Three organs are responsible to supervise the African Union (AU) human rights system: the African Commission on Human and Peoples’ Rights (African Commission), the African Court on Human and Peoples’ Rights (African Court) and the Committee of Experts on the rights of the Child (African Children’s rights Committee). Each of these organs is composed of eleven members.

This issue of the African Human Rights Law Journal appears as the African Commission, which first met in November 1987, prepared to celebrate 20 years of existence. During its June 2007 meeting, held in Accra, Ghana, the AU Executive Council elected five new members to serve on the African Commission. The terms of four commissioners were expiring, while a fifth position had to be filled because the AU declared the position of Commissioner Babana, from Mauritania, vacant, due to his consistent failure to attend sessions of the African Commission. Mr Babana would have served another two years of his term, had he not been replaced. This is a significant advance, as it represents the first time that article 39(2) of the African Charter has been given effect.  According to this provision, upon a unanimous decision of the Commission that ‘a member has stopped discharging his duties for any reason other than a temporary absence’, the Chairperson of the Commission must inform the Chairperson of the AU Commission, ‘who shall then declare the seat vacant’.

Only one of the five vacancies on the African Commission was filled by an incumbent commissioner, Dr Angela Melo, who has also been serving as the Commission’s Special Rapporteur on the Rights of Women in Africa. The four newcomers are Ms Catherine Dupe Atoki (from Nigeria), Ms Zainabu Sylvie Kayitsesi (from Rwanda), Ms Soyata Maiga (from Mali), and Mr Yeung Kam John Yeung sik Yeun (from Mauritius). With the exception of Ms Kayitsesi, who will serve a two-year term (as a replacement for Commissioner Babana), they will all serve full six-year terms.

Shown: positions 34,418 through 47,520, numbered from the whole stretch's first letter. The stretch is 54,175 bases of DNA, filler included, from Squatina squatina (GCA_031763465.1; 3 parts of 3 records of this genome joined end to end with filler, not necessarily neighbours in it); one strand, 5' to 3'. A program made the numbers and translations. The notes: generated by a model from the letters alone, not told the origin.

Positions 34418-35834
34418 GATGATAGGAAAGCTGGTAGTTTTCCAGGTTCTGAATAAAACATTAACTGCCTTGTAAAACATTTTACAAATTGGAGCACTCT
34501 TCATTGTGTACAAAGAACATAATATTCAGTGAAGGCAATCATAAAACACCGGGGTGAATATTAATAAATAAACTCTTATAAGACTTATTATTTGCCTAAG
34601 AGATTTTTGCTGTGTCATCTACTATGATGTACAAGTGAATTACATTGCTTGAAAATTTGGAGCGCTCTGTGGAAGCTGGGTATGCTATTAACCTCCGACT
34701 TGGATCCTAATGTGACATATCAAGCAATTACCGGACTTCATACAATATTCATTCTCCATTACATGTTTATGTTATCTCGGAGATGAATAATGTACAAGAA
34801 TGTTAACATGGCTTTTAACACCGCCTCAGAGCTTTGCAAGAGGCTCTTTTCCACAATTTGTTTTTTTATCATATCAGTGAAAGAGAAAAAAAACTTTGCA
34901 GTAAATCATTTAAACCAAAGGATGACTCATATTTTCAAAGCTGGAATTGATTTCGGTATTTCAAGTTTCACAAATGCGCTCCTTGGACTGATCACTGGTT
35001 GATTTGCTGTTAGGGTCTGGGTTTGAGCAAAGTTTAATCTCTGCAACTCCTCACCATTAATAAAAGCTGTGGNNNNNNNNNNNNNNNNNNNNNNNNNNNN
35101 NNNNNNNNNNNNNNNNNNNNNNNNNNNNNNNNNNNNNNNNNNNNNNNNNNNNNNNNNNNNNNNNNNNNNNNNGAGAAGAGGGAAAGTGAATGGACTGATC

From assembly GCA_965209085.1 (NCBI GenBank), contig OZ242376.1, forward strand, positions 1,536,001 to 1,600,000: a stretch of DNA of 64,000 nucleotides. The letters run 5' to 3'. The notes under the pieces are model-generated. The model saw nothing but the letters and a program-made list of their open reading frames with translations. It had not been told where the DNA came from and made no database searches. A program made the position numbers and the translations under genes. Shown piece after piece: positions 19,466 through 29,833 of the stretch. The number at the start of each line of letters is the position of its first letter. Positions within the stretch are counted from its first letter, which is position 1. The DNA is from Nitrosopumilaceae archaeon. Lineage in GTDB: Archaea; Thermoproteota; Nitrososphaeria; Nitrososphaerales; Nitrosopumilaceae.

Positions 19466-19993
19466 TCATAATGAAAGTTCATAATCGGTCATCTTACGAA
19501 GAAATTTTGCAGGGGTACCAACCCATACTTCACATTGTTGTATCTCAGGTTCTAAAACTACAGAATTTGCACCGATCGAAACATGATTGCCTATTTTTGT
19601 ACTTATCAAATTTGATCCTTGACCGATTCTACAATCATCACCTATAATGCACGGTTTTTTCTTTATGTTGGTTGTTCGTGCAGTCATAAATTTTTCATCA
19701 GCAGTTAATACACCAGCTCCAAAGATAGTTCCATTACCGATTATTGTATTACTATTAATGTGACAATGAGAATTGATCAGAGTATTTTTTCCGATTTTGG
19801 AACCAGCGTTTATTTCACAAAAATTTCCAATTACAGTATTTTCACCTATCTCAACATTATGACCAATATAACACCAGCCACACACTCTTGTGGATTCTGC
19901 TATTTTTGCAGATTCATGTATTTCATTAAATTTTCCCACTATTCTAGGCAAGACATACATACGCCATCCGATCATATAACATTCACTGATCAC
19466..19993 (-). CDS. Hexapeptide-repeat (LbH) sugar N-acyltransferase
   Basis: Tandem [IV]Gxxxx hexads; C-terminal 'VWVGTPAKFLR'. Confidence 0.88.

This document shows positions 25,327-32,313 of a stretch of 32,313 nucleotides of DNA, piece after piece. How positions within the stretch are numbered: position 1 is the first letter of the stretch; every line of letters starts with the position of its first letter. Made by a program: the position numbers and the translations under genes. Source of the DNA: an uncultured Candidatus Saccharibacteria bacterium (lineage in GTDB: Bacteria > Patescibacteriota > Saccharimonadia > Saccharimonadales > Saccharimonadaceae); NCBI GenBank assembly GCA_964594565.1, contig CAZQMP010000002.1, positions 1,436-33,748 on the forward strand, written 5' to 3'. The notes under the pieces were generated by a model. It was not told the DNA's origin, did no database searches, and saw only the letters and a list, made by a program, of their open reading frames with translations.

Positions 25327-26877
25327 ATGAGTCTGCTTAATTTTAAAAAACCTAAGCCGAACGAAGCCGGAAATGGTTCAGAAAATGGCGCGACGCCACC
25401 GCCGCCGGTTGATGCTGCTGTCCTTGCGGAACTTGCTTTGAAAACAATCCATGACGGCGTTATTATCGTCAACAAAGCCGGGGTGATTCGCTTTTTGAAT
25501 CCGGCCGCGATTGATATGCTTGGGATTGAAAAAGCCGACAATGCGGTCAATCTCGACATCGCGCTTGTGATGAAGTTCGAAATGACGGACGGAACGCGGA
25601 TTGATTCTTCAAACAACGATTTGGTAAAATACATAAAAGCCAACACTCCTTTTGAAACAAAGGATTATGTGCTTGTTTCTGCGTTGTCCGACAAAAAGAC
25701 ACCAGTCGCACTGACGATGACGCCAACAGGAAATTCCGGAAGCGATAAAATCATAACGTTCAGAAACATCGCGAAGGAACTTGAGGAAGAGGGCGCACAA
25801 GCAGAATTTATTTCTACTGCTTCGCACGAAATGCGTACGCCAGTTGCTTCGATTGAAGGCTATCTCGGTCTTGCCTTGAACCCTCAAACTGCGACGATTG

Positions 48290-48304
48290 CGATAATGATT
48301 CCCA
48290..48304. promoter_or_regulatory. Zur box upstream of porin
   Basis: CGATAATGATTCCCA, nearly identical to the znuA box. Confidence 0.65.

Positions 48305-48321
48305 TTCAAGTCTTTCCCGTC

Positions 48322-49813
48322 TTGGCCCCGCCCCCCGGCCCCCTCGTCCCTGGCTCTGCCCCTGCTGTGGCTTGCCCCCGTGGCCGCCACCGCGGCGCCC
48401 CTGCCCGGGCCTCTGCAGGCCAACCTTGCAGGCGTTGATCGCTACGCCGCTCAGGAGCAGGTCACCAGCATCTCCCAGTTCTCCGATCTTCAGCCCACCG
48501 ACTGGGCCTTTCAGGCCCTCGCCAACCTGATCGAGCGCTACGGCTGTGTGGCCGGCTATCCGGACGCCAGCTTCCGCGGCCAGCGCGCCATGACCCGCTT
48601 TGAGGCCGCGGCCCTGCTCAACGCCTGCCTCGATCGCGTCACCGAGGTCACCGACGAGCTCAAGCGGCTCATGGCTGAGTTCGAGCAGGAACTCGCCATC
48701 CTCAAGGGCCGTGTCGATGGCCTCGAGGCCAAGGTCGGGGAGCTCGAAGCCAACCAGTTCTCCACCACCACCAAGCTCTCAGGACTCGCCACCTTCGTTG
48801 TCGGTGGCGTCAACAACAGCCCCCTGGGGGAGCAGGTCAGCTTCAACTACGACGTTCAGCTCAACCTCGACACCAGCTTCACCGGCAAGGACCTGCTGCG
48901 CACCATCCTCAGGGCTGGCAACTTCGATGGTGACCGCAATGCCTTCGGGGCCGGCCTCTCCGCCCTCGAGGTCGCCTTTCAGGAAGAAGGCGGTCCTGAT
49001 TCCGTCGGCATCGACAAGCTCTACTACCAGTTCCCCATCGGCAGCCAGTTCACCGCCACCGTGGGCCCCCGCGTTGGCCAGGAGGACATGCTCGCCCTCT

The new commissioners will be inaugurated when the African Commission meets for its 42nd session in November 2007. A new era is set to begin. Not only will there be four new faces on the African Commission, but a new Chairperson and Deputy Chairperson will also have to be elected. The terms of both the Chairperson and Deputy Chairperson of the African Commission (together known as the ‘Bureau’), who have served at the Commission’s helm for two consecutive terms totalling four years, have expired. They have not made themselves available for re-election as commissioners.

When the AU Commission called for nominations, it reminded state parties to ‘ensure adequate gender representation in their nominations and to bear in mind the need to continue to enhance the independence and operational integrity of the Human Rights Commission in the spirit of the Grand Bay Declaration of 1999 and the Kigali Declaration of 8 May 2003’ (AU Doc BC/OLC/66/4/Vol.XX, 29 March 2007). According to available information, the new members fit the profile of independence from government: Ms Atoki is the commissioner responsible for gender issues in the National Human Rights Commission of Nigeria; Ms Kayitsesi is President of the National Human Rights Commission on Rwanda; Ms Maiga is Chairperson of the Association of Women Jurists of Mali; and Mr Sik Yuen is the Chief Justice of Mauritius.